Whilst it is widely assumed that energy storage, or batteries as they are commonly known play an integral role in climate change either through integration in renewable energy, electric vehicles or the optimisation of grid energy, we are now faced with several critical dilemmas. This includes not just how environmentally sustainable some of these technologies such as lithium ion could possibly be, but also whether we have enough natural resources to accommodate the demand that is being projected by experts.
Even as Dr John Goodenough, Akiro Yoshino and Dr Stanley Whittingham received a Nobel prize for their seminal work on the advancement of lithium-ion batteries, another genius, based in the UAE had already started working on a new technology in energy storage that is now set to transform and disrupt the industry. Waseem Ashraf Qureshi started working on supercap-based energy storage solutions in 2013, conceiving the idea of using supercaps as storage media instead of chemical cells as the base material for what is dubbed today as being the most superior energy storage system in the world.
Mitigating carbon footprint
While lithium ion and its contributions to the field of energy storage have been groundbreaking, it bears a huge carbon footprint of between 40 and 200kg per kWh.
“I wanted to break this paradigm and invent a technology that would be environmentally sustainable, while having advance performance characteristics,” says Qureshi, currently Chairman, CEO and CTO of Enercap Holdings. “I came to the UAE in the early 2000s, with an initial plan to work on off-grid renewable energy projects such as light industrial units. Around the time I had invented a device that we today call energy servers, a device that enables power conversion, conditioning and monitoring, integrating multiple inputs simultaneously.
"I then discovered that energy storage was a huge bottleneck, and that batteries constantly failed in the heat along with multiple charge cycles. Once at end of life they would also have to be disposed of.”
Qureshi started research on finding a new technology that would work in these demanding conditions and didn’t have any negative impact, neither through the manufacturing process nor to the environment when being disposed of.
Finding a breakthrough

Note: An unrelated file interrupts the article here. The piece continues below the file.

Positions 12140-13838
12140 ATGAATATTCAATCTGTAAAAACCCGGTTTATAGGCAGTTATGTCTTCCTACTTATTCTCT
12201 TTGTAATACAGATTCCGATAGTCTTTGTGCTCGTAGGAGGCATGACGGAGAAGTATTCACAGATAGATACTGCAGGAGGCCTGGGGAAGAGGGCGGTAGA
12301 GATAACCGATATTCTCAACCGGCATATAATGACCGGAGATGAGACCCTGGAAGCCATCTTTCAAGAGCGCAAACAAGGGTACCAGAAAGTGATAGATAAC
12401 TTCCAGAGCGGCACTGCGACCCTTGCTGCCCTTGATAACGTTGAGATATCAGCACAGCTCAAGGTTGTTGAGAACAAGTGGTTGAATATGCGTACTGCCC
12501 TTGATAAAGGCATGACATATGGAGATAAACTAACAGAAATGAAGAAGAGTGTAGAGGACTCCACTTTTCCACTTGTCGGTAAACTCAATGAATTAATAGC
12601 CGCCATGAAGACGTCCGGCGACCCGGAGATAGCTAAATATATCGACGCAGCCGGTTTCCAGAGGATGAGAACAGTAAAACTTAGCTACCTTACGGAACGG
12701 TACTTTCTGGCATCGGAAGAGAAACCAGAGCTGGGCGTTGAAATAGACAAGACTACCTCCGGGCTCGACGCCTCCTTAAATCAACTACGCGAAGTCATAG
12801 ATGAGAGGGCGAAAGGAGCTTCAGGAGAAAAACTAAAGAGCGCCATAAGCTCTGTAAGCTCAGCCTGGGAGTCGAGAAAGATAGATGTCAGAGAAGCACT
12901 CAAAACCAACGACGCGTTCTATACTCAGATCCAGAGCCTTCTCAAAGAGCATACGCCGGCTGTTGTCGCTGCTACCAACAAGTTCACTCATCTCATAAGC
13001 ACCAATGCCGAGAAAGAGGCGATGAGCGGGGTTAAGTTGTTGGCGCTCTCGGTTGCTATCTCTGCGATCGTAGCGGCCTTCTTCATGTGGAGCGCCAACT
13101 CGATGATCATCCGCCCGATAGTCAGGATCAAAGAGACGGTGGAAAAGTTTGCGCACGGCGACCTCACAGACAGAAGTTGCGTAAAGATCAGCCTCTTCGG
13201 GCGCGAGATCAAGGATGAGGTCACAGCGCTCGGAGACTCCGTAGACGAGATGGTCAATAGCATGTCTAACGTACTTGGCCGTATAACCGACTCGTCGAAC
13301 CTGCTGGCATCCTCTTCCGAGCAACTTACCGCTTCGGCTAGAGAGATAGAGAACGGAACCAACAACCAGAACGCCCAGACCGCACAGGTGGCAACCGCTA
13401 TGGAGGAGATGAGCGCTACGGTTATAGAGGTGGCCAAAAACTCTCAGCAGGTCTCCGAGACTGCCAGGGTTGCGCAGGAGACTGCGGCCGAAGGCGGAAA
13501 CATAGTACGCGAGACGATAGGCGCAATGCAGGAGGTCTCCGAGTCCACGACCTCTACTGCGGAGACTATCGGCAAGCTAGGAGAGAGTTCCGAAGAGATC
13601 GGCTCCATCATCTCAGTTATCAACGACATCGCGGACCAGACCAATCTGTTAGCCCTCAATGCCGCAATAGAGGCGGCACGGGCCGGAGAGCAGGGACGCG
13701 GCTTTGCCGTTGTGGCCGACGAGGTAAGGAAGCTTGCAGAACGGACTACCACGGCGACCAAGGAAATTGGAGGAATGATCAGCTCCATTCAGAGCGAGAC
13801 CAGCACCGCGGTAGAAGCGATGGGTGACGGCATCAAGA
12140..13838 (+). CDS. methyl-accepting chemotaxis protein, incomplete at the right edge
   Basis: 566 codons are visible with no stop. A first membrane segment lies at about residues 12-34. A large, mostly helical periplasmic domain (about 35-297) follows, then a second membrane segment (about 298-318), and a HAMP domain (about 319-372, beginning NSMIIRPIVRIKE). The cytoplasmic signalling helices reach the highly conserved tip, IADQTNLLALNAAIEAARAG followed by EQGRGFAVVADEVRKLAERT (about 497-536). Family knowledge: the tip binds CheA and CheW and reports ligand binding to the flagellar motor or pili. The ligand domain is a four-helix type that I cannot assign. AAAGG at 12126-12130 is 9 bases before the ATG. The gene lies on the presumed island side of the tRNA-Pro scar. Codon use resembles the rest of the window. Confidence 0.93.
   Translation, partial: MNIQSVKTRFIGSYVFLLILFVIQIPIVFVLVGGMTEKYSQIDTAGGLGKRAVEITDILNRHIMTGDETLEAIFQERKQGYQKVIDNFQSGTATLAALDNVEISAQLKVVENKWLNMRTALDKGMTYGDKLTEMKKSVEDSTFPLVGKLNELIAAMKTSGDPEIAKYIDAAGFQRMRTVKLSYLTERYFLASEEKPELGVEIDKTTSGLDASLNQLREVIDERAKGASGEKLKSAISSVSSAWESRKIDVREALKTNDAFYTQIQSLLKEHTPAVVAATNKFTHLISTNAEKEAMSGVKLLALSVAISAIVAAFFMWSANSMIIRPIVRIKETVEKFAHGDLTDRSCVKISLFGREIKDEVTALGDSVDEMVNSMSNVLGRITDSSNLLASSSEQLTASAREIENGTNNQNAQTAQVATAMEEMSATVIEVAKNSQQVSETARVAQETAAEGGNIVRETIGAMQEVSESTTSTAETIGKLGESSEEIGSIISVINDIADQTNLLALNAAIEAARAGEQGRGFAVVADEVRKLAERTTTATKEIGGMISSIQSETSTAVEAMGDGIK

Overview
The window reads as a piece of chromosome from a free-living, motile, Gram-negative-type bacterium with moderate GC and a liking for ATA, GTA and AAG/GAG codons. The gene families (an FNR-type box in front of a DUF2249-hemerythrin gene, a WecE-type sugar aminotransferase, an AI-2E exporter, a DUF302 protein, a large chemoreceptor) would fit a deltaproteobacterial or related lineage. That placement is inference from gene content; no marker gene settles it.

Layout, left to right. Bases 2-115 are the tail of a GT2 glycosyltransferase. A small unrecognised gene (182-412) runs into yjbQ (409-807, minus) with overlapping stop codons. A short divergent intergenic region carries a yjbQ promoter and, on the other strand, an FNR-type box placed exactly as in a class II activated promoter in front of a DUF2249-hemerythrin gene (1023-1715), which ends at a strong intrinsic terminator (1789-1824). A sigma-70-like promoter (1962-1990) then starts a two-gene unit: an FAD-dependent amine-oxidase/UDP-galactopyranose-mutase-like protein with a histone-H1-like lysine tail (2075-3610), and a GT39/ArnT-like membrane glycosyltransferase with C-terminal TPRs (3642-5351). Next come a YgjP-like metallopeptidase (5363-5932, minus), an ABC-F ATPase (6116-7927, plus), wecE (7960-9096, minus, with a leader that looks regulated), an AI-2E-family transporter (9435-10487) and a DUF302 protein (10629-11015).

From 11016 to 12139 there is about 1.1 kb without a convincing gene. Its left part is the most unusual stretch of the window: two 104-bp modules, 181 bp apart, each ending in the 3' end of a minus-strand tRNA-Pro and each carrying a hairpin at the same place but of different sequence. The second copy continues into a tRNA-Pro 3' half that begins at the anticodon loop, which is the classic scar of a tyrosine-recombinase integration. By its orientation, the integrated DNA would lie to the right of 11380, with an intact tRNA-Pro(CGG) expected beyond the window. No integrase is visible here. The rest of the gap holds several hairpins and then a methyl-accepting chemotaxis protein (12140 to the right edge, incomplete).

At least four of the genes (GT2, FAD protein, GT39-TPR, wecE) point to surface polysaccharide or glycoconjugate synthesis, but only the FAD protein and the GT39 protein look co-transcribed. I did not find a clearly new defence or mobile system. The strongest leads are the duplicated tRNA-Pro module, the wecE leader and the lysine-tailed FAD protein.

“It’s such a shame to see how we have progressed with reducing carbon emissions in renewable energy technology, and now with electric vehicles but still face the challenges of the carbon footprint associated with the production, recycling and landfill of chemical batteries,” states Qureshi. In 2015, Qureshi finally cracked the code to enabling supercapacitors to being a medium of energy storage and functioning in the same applications that lithium ion or lead acid batteries could. Supercapacitors not only have much longer life (up to 50 years at cell level), but are also 100 per cent biodegradable.
Today, Qureshi’s efforts and inventions have led to a family line of energy storage commercial end products including Encap, Ensega, Ensirius, Enwall, Enpack and Enlight in the stationary storage industry, and Encharge and Batterix in the EV industry.
By teaming up with finance experts such as Burj Capital for fund raising and capital restructuring, Enercap has been able increase production capacity, further enabling the group to successfully deploy its technology in North and South America, Europe, the Middle East, Africa and South Asia. In 2022, Qureshi developed the technology further, inventing more advanced, higher energy-density products, allowing Enercap to close orders of over 2,000 modules with the Middle East and Africa’s largest telecom providers for BTS towers.
Recently, Enercap also closed large orders following extensive proof of concepts on its containerised bulk storage solution Enpack at the cutting-edge, high-tech smart city being built in Saudi Arabia, as well as providing solutions for grid stability and peak shaving in Turkey.